Trauma exposure and rates of mental stress
Participants were exposed to an average of 11.38 (SD = 4.53) types of potentially lifetime traumatic events (n = 197, range: 1-22). With a mean number of 12.13 (SD = 4.55), females experienced significantly more types of potentially lifetime traumatic events than males (M = 10.44, SD = 4.33; t(195) = 2.64, p = .009). The mean number of events experienced was 13.17 (SD = 3.99) in the persecuted-group and 9.07 (SD = 4.13) in the non-persecuted-group (t(195) = −7.05, p < .001). Of the total sample, 11% (n = 22) met diagnostic criteria for PTSD, 19% (n = 37) met clinically significant rates of depression and 23% (n = 46) presented with syndromal anxiety. Diagnostic criteria for all three conditions (PTSD, syndromal depression and anxiety) were met by 8% (n = 16).
Structural equation model
Correlations of the manifest variables in the initial structural equation model
1. Pos. EtGa
2. Pos. rel. copingb
3. Neg. EtGa
4. Neg. rel. copingb
7. Anxiety severity
8. Depression severity
9. PTSD severity
11. Readiness to reconcile
Coefficients of the final structural equation model
Readiness to reconcile
Readiness to reconcile
Readiness to reconcile
Readiness to reconcile
The first objective of the present study was to investigate rates of mental stress in Rwanda. Results provided evidence, that 17 years after the genocide rates of PTSD, syndromal depression and syndromal anxiety are still elevated in Rwanda: of the total sample 11% met diagnostic criteria for PTSD, 19% presented with syndromal depression and 23% with syndromal anxiety. The second goal was to investigate predictors for mental stress. Female sex, persecution during the genocide and readiness to reconcile were found to be predictive for mental stress. Data further revealed a twofold relationship between centrality and mental stress. Positive and negative religious functioning respectively had an indirect negative and positive effect on mental stress.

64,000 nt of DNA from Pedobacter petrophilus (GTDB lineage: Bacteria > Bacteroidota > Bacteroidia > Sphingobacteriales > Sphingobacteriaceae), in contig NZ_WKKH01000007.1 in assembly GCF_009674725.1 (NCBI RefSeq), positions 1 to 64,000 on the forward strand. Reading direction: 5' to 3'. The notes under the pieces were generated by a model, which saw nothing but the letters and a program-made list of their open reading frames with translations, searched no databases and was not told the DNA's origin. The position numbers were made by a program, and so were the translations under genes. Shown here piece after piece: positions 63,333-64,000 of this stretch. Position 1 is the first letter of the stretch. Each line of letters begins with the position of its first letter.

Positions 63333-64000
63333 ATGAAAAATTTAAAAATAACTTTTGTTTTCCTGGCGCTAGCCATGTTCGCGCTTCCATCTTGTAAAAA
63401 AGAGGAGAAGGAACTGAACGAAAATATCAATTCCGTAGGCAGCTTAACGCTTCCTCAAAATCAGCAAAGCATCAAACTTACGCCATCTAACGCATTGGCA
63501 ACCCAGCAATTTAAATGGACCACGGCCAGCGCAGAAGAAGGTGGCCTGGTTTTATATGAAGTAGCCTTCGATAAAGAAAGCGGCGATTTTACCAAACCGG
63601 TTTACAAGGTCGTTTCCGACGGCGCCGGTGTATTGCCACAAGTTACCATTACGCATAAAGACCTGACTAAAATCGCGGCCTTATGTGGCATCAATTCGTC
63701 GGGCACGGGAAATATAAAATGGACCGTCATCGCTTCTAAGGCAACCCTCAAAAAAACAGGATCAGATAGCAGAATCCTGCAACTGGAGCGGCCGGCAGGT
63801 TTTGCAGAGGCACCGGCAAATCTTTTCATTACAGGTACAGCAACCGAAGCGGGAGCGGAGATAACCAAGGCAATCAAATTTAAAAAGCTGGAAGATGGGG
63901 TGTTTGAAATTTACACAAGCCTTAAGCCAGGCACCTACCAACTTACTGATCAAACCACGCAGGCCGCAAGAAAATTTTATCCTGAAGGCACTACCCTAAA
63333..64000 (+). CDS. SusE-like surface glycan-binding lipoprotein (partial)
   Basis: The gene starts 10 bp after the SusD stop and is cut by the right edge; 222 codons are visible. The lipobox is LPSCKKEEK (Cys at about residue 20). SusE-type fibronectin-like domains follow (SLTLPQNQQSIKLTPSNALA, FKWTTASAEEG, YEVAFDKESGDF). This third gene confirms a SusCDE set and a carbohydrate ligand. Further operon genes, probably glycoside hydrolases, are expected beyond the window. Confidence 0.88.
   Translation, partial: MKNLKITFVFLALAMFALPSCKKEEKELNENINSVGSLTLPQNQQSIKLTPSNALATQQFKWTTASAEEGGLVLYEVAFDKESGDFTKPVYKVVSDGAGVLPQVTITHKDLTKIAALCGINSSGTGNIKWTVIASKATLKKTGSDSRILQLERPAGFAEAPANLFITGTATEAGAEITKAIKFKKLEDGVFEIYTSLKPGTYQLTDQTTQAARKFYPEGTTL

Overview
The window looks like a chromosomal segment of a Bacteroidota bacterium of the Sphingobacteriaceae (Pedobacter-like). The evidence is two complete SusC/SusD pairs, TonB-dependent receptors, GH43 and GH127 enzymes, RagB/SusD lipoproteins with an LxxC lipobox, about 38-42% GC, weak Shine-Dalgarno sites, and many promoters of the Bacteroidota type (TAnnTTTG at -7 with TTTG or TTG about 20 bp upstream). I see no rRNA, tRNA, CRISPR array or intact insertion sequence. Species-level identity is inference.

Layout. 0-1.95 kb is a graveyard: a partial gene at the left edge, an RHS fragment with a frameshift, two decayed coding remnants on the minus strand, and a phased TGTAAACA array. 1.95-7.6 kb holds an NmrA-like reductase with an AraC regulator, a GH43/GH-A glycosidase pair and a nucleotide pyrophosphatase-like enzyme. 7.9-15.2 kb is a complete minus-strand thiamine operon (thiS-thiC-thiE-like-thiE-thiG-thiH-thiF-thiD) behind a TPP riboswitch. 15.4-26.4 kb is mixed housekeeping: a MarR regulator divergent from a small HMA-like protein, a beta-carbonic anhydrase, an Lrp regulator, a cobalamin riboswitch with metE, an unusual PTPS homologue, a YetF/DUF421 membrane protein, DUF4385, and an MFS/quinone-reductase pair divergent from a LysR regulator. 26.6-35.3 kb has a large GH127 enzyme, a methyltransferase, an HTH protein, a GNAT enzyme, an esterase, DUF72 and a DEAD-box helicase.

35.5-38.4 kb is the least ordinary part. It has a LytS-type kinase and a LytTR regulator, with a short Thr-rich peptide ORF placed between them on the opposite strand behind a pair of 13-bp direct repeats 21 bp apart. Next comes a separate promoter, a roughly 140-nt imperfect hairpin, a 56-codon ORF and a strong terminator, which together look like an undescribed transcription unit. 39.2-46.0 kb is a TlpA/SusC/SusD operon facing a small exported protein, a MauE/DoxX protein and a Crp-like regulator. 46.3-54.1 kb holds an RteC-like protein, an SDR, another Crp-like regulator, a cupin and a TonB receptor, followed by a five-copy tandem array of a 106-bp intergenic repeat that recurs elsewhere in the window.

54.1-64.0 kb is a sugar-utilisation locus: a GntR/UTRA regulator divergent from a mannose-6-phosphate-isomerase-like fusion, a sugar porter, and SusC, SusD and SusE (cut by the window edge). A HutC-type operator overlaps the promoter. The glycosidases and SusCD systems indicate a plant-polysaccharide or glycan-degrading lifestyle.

Despite the high prevalence of mental disorders, access to qualified mental health services and treatment is limited in Rwanda. In 2011, the year in which the present study was conducted, there were only five psychiatrists and one neuropsychiatric hospital based in Rwanda . Given their high affection of mental disorders, women and persons, who were persecuted during the genocide, form particular risk groups in Rwanda. To facilitate the psychiatric supply of women, who became victims of collective sexual violence during the genocide it is proposed to improve access to qualified mental health services and to ameliorate the equipment of rural health centres with qualified staff . Respective measures would also benefit the larger groups of women and persons persecuted during the genocide, who suffer from mental stress.
According to our results readiness to reconcile is another factor, which contributes to less mental stress. Retributive and restorative justice, reparations, sites and practices of remembrance as well as educational and therapeutic measures are approaches to promote reconciliation . Most of these interventions refer to the macro level of reconciliation and might thus contribute to a general reduction of mental stress in Rwanda. With regards to the individual and group level, educational and therapeutic measures may help to reduce mental stress. Interventions, which include genocide- and trauma education as well as perspective taking exist  and can serve as examples for respective reconciliation-sensitive approaches.